An email scam has victimized the Platte County treasurer’s office and cost taxpayers more than $48,200.
County Treasurer Rob Willard said his office received an email Friday that appeared to be from Presiding Commissioner Ron Schieber, instructing him that money be transferred by bank wire to a Wells Fargo bank in Florida.
But it turned out that Schieber did not make the request and Willard was being spoofed as part of a widespread internet scam. Several other counties in Missouri and Kansas, including Barton County in Kansas, have fallen victim to the same scams.
Three weeks ago in response to supposed emails from the Barton County administrator, the county treasurer transferred $48,600 to a purported bank in Atlanta. Those emails were not sent by the county administrator.
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In Platte County, “I made a mistake,” Willard said Wednesday. “I won’t sugarcoat it. I won’t dress it up, I made a mistake.”
Willard said once he realized that his office has been scammed, he quickly contacted the county’s bank, alerted the sheriff’s office and filed a complaint with the FBI. County officials hoped to have their bank reverse the wire transfer.
As of Wednesday, county officials had not recovered the money.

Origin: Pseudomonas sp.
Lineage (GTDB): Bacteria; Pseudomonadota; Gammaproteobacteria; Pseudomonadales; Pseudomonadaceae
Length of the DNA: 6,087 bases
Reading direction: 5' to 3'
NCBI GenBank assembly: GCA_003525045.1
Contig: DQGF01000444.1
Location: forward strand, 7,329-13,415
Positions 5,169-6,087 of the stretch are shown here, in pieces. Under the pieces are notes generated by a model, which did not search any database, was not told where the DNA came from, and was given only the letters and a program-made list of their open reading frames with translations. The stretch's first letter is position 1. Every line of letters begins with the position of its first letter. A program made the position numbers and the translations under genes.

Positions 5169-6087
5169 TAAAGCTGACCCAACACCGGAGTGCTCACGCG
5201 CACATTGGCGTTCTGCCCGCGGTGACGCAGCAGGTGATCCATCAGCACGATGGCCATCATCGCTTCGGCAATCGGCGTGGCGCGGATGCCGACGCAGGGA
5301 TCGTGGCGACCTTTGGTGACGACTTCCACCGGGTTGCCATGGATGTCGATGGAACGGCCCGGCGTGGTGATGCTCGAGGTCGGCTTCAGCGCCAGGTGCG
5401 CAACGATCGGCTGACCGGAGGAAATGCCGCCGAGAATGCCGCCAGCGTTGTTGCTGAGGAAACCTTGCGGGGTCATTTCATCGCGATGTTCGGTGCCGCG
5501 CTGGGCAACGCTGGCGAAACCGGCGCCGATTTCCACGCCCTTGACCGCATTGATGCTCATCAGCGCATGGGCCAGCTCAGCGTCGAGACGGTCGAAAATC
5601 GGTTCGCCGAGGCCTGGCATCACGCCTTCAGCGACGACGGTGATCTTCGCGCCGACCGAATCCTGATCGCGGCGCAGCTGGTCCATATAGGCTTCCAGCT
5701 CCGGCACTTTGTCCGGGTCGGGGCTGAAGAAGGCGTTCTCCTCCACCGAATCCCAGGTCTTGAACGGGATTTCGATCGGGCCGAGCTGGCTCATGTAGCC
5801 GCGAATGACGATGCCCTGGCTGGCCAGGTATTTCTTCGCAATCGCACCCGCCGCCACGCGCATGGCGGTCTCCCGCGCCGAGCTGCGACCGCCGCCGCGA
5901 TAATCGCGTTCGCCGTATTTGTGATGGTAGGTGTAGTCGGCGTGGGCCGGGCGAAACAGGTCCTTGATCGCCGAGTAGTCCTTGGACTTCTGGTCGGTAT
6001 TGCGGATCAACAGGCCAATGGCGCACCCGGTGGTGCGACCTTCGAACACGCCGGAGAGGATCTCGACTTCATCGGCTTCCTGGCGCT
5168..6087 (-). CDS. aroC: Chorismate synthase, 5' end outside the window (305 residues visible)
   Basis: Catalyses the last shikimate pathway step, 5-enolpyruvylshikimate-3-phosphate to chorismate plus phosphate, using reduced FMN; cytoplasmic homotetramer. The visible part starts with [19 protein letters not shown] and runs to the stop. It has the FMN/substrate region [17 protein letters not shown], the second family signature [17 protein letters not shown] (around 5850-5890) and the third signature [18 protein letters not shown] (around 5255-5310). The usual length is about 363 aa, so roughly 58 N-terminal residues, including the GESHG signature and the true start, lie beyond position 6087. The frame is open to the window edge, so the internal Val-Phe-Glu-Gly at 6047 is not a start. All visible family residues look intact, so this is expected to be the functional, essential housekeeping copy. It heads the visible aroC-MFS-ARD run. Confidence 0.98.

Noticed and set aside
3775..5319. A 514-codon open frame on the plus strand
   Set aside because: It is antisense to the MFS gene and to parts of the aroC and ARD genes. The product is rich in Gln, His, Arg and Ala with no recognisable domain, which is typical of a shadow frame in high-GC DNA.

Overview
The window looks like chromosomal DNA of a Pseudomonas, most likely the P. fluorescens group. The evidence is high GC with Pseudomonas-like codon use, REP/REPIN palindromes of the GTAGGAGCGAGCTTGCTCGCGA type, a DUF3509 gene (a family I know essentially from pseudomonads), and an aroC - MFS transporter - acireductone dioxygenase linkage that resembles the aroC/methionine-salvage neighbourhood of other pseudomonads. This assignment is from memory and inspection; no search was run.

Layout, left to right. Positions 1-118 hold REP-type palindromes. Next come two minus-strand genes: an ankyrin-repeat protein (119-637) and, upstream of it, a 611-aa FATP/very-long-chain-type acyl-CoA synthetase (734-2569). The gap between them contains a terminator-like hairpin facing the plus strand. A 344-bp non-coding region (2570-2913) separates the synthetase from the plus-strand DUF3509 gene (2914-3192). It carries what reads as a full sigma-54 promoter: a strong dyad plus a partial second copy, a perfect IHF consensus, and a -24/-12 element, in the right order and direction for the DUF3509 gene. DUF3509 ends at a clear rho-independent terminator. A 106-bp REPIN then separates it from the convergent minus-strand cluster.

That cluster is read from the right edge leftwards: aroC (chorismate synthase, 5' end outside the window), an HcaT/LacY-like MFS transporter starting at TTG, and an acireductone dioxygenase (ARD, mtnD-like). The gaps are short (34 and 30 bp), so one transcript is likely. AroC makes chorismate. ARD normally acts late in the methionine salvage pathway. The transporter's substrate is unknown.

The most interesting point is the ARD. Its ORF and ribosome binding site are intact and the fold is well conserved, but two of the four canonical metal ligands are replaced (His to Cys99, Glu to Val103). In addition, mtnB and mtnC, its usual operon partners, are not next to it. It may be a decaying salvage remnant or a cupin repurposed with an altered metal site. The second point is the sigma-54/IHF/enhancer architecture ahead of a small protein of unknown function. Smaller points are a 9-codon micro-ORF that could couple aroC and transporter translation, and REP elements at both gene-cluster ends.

Bridget Patton, spokeswoman for the FBI, said the FBI has been contacted by Platte County and officials were following up. Patton could not provide additional information about the complaint.
County commissioners met Wednesday to discuss what happened and what procedures were being put in place to prevent the county from being victimized again.
“How does $48,000 go out of this building on this email train, per our procedures?” asked 1st District Commissioner Beverlee Roper. “If those are our procedures, we definitely need to change our procedures. Or were our procedures violated?”
Willard said that was not how the county normally operates, but the request appeared to be urgent.
“I thought because of the time-sensitive nature of the transaction, that is why I took the action that I did,” he said.
“Everyone in the county knows that it takes more than one person to spend money in the county,” said Schieber. “Rob made a mistake.”
Willard said he received the email at 1:47 p.m. on Friday that asked, “Are you available, a wire transfer needs to go out.”
In response, Willard emailed back and asked if money was needed to pay on a bond.
Willard said he received an email that said, “We need to pay a consultant today in the amount of $48,220, let me know when you are ready and I will send the account information over to you.”
The money was to pay a state tax consultant, Willard said he was told.
In a follow-up email, Willard asked for a purchase order to make the wire transfer.
“We need to move on this transaction now,” Willard was told in an email reply.
Willard completed the transaction several hours later.
About 5:30 p.m., Willard said he received a phone call from Schieber, who was out of town fishing and did not receive Willard’s call because he was did not have cellphone service.
Willard told Schieber that the wire transfer was sent without problems. But Schieber told Willard that he didn’t send him any emails or request the wire transfer.
“This was a hard, hard lesson to learn,” Willard said. “This was an error in judgment and a mistake.”